Widespread use of antibiotics to stimulate growth of food animals is a major source of serious, sometimes fatal, disease in humans, according to researchers from the federal Centers for Disease Control and two state health departments.
Their new study has demonstrated conclusively for the first time that feeding antibiotics to beef and dairy cattle, hogs and poultry breeds a novel form of microbe that can later infect humans.
Such organisms create a new public-health problem because they are resistant to antibiotics crucial to treatment of many human diseases. Studies estimate that about half of the 35 million pounds of U.S.-produced antibiotics are given to animals and the other half prescribed for humans.
Scientists have long suspected that indiscriminate use of antibiotics in animals and humans could increase growth of drug-resistant bacteria, but the chain of events between the farm and physician has been difficult to prove.
In an unusual study combining medical detective work with the latest in computer- and genetic-engineering technology, CDC's Dr. Scott D. Holmberg and colleagues found that bacteria resistant to antibiotic drugs caused serious intestinal illnesses in persons who had eaten hamburger made from farm animals in South Dakota.
An editorial accompanying their report in this week's New England Journal of Medicine praised the study as a "missing link" in the longstanding debate. Calling the new evidence "compelling," Dr. Stuart Levy of Tufts University School of Medicine called for restrictions on use of antibiotics to promote animal growth.
"Surely the time has come to stop gambling with antibiotics," he said. "Although their use as feed additives had a major role in advancing livestock production in the past, the consequences of this practice are now too evident to overlook."
Levy noted that several European nations had restricted such use. The Food and Drug Administration, which sought in 1977 to ban or restrict use of such antibiotics as penicillin, was later overruled by Congress, which pressed for more data.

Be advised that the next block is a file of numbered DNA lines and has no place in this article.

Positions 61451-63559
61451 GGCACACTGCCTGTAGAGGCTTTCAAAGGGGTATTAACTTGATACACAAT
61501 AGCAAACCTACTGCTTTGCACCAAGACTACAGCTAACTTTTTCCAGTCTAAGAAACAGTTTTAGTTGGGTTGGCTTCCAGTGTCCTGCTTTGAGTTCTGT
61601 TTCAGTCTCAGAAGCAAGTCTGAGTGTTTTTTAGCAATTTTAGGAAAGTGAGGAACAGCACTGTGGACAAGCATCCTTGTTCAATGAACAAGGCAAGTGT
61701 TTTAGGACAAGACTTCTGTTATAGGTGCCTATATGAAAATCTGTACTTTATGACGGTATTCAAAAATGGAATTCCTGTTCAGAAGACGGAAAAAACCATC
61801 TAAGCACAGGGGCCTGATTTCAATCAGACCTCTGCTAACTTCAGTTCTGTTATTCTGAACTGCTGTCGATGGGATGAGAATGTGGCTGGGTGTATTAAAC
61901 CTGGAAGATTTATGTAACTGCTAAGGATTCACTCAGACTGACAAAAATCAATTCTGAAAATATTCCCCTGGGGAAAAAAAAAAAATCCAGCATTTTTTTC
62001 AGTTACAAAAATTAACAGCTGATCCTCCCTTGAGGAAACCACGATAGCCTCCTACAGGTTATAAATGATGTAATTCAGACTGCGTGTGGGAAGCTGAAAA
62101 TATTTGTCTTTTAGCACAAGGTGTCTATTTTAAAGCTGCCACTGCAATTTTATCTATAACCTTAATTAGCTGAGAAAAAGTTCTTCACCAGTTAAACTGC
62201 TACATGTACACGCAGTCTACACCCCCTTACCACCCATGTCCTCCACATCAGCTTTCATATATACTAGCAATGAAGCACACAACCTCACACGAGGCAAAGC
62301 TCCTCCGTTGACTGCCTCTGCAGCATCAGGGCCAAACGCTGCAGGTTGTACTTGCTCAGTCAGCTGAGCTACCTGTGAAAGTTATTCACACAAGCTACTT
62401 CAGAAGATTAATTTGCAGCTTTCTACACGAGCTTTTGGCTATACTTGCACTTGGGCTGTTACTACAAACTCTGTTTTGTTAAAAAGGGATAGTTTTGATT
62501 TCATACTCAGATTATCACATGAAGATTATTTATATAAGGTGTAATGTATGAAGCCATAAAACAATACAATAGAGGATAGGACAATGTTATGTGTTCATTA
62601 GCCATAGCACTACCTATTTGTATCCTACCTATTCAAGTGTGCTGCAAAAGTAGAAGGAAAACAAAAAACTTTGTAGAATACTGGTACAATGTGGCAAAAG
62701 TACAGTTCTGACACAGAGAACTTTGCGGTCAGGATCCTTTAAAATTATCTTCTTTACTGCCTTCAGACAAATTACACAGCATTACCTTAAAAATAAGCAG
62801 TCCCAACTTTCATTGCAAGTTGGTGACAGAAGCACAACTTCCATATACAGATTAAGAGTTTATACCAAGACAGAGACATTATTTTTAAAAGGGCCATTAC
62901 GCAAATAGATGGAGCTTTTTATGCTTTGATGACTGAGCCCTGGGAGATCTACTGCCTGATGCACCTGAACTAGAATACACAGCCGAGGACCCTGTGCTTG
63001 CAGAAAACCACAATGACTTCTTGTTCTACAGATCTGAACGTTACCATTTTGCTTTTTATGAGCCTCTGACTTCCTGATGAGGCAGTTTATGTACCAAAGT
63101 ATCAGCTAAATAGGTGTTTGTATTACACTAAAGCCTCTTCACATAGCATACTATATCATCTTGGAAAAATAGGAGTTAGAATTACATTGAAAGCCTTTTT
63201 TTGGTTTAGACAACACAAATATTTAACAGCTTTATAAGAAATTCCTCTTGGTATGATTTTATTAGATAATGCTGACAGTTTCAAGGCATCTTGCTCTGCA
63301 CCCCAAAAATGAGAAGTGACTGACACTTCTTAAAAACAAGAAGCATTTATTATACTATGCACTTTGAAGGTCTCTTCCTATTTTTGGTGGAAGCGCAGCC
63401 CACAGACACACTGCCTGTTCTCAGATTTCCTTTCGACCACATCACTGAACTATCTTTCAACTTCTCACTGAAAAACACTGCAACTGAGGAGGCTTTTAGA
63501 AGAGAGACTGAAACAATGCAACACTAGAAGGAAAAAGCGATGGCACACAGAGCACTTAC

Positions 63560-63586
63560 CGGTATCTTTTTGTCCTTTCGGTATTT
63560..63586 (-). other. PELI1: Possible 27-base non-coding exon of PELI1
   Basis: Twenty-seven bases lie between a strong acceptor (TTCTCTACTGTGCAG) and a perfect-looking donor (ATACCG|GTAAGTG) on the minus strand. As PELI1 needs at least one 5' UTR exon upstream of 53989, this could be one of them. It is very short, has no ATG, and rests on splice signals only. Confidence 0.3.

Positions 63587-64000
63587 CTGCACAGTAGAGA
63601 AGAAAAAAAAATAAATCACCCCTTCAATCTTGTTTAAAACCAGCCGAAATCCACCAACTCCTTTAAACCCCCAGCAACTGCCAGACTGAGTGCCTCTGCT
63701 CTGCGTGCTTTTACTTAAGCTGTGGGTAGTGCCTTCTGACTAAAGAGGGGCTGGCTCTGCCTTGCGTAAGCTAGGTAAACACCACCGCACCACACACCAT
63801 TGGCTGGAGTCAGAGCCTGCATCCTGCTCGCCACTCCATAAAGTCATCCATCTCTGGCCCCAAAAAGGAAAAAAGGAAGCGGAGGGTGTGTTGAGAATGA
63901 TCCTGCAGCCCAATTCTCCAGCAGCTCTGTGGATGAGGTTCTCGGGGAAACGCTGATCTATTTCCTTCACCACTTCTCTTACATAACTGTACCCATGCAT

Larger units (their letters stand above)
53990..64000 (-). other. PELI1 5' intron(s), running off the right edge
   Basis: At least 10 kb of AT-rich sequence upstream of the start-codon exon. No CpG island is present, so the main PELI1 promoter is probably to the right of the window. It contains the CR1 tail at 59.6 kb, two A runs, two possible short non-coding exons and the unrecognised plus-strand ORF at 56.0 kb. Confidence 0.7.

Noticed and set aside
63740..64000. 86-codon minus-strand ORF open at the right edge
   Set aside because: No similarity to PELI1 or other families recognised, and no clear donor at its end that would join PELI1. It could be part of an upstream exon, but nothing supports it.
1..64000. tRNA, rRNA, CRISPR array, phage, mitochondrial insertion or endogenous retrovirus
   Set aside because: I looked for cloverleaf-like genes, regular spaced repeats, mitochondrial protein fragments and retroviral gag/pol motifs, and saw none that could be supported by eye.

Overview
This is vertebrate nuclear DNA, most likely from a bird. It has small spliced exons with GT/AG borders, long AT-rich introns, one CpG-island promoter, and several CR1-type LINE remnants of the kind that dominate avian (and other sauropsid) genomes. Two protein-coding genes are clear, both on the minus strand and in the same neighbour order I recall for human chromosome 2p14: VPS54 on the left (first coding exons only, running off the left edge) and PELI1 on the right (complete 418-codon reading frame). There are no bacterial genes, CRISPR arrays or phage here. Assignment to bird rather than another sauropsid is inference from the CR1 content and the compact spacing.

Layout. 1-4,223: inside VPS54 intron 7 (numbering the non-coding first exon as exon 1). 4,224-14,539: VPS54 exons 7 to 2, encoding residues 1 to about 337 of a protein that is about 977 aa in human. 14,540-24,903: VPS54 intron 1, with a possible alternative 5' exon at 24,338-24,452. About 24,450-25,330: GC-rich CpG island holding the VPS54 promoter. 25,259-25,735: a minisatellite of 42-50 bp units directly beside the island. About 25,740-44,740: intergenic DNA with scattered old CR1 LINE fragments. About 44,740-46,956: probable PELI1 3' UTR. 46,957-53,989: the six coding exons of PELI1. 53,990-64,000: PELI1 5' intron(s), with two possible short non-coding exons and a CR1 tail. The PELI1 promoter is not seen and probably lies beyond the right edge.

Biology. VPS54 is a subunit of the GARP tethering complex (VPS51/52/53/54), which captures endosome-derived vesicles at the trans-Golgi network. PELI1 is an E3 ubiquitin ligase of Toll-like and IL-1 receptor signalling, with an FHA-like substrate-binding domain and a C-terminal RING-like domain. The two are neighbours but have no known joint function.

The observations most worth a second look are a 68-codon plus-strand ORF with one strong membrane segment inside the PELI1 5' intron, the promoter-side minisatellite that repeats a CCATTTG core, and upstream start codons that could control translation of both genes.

The debate in this country is as much economic as scientific. For more than 30 years, small amounts of antibiotics have been added to feed to make animals grow more efficiently and quickly.
"These drugs reduce the cost ultimately of the meat that the consumer buys . . . because the cost of feeding these animals has been reduced," said Fred Holt of the Animal Health Institute, which represents pharmaceutical companies that produce animal drugs.
Dr. Gerald Guest of the FDA's Center for Veterinary Medicine said yesterday that before reporting to Congress early next year, the agency would review the new study and a separate one it commissioned.
The CDC study involved a painstaking effort to track an outbreak of serious intestinal illness caused by salmonella bacteria, a common cause of food poisoning thought to be responsible for as many as 4 million U.S. cases of human infection, the CDC's Holmberg said.
The year-old investigation, begun in Minnesota, involved 18 persons infected in four midwestern states early last year with a particular form of salmonella resistant to three antibiotic drugs. Eleven were hospitalized for an average of eight days, and another died after being infected in the hospital.
Minnesota health officials noticed an unusual increase in such infections and requested CDC aid. Many of the patients became ill after taking antibiotics to treat minor upper-respiratory infections, so researchers initially ruled out contamination of the drugs, then focused on the bacterial source, Holmberg said.
The patients' only common characteristic was that they had eaten hamburger meat in the week before becoming ill. A survey of state health officials also disclosed four unusual cases of salmonella illness in South Dakota.
Investigators found that three of the four South Dakota victims were related by marriage but had not seen each other recently. A relative, however, had given all four beef made from animals fed low levels of antibiotics, Holmberg said.
Genetic examination of salmonella found in both states' cases revealed that their "molecular fingerprints matched," he said.
Using newly available computer records following cattle from slaughter to market, "we were able to trace the beef from South Dakota to the very supermarkets used by the Minnesota patients," he said.
While the cattle appeared to be the ultimate source of the dangerous organisms, in some cases the organisms were spread between humans in a household or, in the case of the dead victim, from a medical instrument contaminated after being used with another salmonella-stricken patient, the study found.
Holmberg emphasized that the problem is exacerbated because humans use antibiotics for relatively minor medical problems.
In his study, he said, some patients were infected with antibiotic-resistant organisms after eating contaminated hamburger but did not show symptoms of disease until after taking antibiotics for other purposes.
While these drugs killed some germs, they fostered growth of others resistant to antibiotics and created a far more serious illness, he said.
"As more and more bacteria become resistant to more and more antibiotics, ultimately this limits our use of one of our most important group of drugs," he said.